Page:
After the end of the war, he returned to studies, and eventually won a scholarship to Cambridge University, where he graduated with double first class honours.

After returning to Singapore, he practised as a barrister and, in 1954, was a foundation member of a left-wing pro-independence party, the People’s Action Party (PAP), which was a coalition between the Chinese middle-class, such as Mr Lee, and the communist-led trade union federation.

Lee said that the alliance was a “marriage of convenience”, since the pro-independence middle-class needed the mass base of the communist-led unions, while the communists needed a non-communist leadership to PAP, because the Malayan Communist Party was then illegal, and waging an insurgency against the British.

The alliance effectively collapsed when the communists staged a coup against their allies in 1957, but the then colonial government arrested the communist leaders, and Lee was again able to lead the PAP.

In elections in 1959, he led the PAP to an overwhelming election victory, and was the first Prime Minister of Singapore in 1959, while it was still a British colony.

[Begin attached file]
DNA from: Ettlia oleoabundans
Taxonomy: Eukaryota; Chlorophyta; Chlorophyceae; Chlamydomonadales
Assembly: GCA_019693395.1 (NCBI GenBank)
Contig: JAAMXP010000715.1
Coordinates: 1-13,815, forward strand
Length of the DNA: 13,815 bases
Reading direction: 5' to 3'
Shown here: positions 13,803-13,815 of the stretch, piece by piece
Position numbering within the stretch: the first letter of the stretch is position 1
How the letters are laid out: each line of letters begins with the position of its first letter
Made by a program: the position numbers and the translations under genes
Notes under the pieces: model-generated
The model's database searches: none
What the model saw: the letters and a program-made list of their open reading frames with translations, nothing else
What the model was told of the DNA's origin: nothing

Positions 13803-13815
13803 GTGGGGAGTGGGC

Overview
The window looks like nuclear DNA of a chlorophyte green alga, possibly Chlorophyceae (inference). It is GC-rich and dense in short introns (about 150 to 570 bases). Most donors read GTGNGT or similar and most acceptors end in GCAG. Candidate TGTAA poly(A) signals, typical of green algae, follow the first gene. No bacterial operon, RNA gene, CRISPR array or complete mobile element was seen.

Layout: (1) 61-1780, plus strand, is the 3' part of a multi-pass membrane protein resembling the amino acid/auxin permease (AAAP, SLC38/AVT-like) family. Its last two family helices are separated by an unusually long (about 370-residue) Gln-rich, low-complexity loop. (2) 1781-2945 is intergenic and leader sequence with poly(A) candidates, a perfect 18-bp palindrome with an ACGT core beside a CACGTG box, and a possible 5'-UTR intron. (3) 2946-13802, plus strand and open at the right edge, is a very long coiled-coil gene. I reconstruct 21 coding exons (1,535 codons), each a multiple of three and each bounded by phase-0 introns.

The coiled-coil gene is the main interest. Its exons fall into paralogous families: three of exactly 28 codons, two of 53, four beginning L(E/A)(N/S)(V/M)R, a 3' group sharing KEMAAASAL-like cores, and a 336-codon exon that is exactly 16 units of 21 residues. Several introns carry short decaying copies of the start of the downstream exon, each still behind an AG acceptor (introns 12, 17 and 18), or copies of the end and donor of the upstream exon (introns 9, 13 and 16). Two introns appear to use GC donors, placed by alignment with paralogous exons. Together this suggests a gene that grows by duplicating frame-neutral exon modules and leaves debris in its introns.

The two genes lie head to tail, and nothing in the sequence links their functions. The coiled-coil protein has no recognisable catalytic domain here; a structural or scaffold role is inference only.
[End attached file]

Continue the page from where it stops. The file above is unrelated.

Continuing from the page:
After negotiations between leaders of Malaya, Singapore and Britain, the new nation of Malaysia was established in 1963, but the deep mistrust by the Malays of the Chinese-led PAP led to the exclusion of Singapore from Malaysia in 1965.

From that time onwards, Mr Lee set out to make Singapore the economic hub of South East Asia.

Capitalising on the British educational, legal, cultural and political institutions he had inherited, Mr Lee set about creating a unique cultural entity in Singapore, in which English became the dominant language, and the state emphasised the need for harmony between the majority Chinese population, and Malay, Indian, British and other ethnic groups.

Religious harmony was also enforced, and religious freedom has been protected by law.

Corruption was rooted out, and draconian penalties were imposed for even relatively minor breaches of law, including for spitting and littering in public.